I think a lot of cismen equivocate the slowly creeping progress towards diversity in gaming with games becoming less competitive on average. Competitiveness in games suffices to represent a sort of geeky masculine identity, as gamers who win in competitive games appear to feel like they are similar to actual fighters/strategists in say the military (observation based on how they talk and what they emote and how they rep themselves), even if they would never actually make the comparison.
    This equivalency seems to result in a two-pronged attack on progressive ideas.
    First, anything non-geeky-masculine added to gaming culture is assumed to potentially dilute the pool of competitive games or the supposed importance of them, which may in turn reduce the capability of these guys to prove themselves as “badasses.”
    More perniciously, if anyone non-stereotypically-geeky-masculine plays competitive games it might dispel the illusion that the behavior actually does represent you as a “badass.”
    But it’s all BS. Competitive gaming is only getting more popular over time even as diversity slowly increases and single player phone games dominate new markets. The % of games made to pander to masculinity-thirsty men may be falling but the actual support of competitive gaming has skyrocketed, in both the gaming community and in general society.
    Even if that weren’t true, the more people and types of people who are accepted into gaming culture, the bigger the audience and the more ideas of all kinds flow into competitive games, which in the long run can only spur innovation and awesome gaming.
    To those guys:
    Stop Be Fricking Assholes. This Is Pretty Easy. Be nice to people in general and extra nice to people who share your hobbies. Holy crap. You might like the people who would otherwise be put off by y’alls shitty attitude toward them. No, if they don’t like you because you’re a jerk to them it doesn’t mean they’re weak or wouldn’t love gaming as much as you (without a disincentive to be around someone who acts like you). It sucks if you felt like outcasts before gaming went mainstream but guess what? Now you’re doing the outcasting, and it is making your hobby far worse than it could be. Is that what you wanted?…
    [Apologies if this is off the rails. Pet peeve. Good article.]

    Like

  15. I think I’ll title my reply to this “Writer fundamentally misunderstands pushback against politically correct culture”.

    It would be extremely easy to write-off your article as bigoted; putting the blame squarely on the shoulders of the evil ciswhitemale (careful, your sexism and racism are showing!). You also have a fundamental misunderstanding of geek culture, as well as using gamer as a pejorative term.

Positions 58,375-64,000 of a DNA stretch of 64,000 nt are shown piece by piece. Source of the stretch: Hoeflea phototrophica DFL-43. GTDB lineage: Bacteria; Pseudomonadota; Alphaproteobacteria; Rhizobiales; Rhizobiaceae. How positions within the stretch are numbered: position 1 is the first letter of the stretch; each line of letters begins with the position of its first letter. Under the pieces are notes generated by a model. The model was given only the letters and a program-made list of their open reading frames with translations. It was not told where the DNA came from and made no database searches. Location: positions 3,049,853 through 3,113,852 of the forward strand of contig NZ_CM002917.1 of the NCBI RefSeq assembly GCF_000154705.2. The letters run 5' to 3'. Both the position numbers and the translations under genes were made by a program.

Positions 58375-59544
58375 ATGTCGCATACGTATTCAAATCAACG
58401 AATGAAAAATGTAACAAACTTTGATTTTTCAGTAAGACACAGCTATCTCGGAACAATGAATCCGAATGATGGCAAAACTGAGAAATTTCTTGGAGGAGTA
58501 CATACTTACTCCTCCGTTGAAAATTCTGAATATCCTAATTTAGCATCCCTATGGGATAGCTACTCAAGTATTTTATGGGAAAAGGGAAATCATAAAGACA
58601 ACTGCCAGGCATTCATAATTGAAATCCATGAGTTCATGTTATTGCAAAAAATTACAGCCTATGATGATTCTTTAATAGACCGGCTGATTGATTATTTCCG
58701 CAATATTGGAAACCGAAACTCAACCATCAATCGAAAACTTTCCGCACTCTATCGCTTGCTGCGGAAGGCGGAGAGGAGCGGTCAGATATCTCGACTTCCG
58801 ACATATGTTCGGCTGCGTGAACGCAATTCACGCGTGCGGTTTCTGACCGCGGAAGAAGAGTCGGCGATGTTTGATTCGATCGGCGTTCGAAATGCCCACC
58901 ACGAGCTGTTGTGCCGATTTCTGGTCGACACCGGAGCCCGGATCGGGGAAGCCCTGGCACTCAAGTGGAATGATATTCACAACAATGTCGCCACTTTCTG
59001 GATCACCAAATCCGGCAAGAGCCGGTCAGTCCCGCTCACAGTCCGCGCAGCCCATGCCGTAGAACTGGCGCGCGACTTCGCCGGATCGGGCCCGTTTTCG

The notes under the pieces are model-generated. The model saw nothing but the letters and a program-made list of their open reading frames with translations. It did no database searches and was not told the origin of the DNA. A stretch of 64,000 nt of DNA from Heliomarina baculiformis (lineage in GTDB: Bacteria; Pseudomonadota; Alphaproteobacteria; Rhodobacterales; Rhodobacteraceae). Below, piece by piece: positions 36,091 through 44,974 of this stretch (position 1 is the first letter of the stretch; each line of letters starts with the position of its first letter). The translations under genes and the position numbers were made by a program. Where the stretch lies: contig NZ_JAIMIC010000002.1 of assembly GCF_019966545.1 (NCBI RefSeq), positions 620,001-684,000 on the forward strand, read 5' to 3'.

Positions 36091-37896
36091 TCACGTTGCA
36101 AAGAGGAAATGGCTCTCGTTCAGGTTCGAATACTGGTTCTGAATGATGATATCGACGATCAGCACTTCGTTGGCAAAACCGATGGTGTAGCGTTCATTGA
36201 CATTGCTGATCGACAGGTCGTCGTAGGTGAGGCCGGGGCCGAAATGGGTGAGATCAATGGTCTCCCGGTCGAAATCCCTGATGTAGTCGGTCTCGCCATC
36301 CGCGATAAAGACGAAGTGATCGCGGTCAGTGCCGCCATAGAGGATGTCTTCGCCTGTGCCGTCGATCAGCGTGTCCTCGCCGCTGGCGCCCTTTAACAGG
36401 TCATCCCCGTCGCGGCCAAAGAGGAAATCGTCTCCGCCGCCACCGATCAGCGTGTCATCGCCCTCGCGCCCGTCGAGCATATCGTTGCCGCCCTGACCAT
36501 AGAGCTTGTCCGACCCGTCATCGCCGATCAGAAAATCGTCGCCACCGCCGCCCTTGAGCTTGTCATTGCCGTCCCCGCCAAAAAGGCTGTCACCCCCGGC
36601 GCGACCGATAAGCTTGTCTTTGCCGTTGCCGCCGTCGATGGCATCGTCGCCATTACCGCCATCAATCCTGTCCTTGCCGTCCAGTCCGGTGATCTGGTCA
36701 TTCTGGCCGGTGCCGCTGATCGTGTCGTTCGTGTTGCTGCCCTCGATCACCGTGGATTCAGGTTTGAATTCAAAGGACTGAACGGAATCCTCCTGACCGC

Diversity solely for diversity comes off as fake, as a token gesture. I’m happy to go through and list many characters that are non-male, non-white (it’ll take a while, there’s a lot of them), or games where it doesn’t apply (like many puzzle games out there). Maybe, just maybe, you’re not the target audience for certain games. You need to realize: that’s okay. It’s okay to not be part of the target audience. Games like Call of Duty do have a target audience. It doesn’t mean that other people can’t enjoy the game, though. I’m not the target audience for romance novels; doesn’t mean that the romance novel industry has to change to cater to me.

    A lot of gamers (of all colors, sexes, genders, nationalities, etc.) enjoy the violent, action game (Call of Duty, Grand Theft Auto). The great thing is, there are tons of other genres out there. There are a lot of non-violent games out there (puzzle, walking simulators, rhythm, sim, board/game shows, etc.). Your article does have an odd “I’m not saying I’m against violence, but I kind of am saying I’m against violence” tone to it.

    Who are you to demand that geek culture changes for you? Consider that a lot of people that you lay the blame on have been ostracized. Maybe when they were in school, they weren’t “cool” enough. Trading issues of Nintendo Power or playing Magic: The Gathering in the library was not a fasttrack to being cool for the most part. “Coolness” in games is about how much you enjoy the game, how good you are at it. So they created a culture around games. It was their space.

    Even then, your social justice warrior side has plenty of entrants. Wil Wheaton, Felicia Day, Anita Sarkeesian, Joss Whedon…they’re all building that pure gate that you want (“you must be this diverse to enter, fuck you evil ciswhitemale*!”).

    *Unless you agree with everything I’m saying and never critically think, then you’ll be tolerated.

    You talk about “sharing”. We’re fine with sharing; it’s *you* who doesn’t want to share, you want to take and change and transform and want the original to no longer exist. You don’t want characters like Quiet from Metal Gear Solid 5 (even though criticism of her comes down to puritan ramblings and body/slut-shaming).

    “For another thing, it makes it seem as though women, people of color, and LGBTQIA+ people are interlopers in the gaming community, invading it with the clear and present objective of making cis hetero white manchildren cry bourbon tears into their bacon-scented beards. It assumes that we haven’t been here all along, which is as naïve as it is insulting.”

    Oh please, please provide a source for this mental gymnastic performance. Again, your sexism and racism continue to show. I’ve been friend with gamers of different sexes, ages, nationalities…they’ve been around, and pretending to be progressive by pointing this out…it’s one of those “creating problem so you can create a solution” type of things.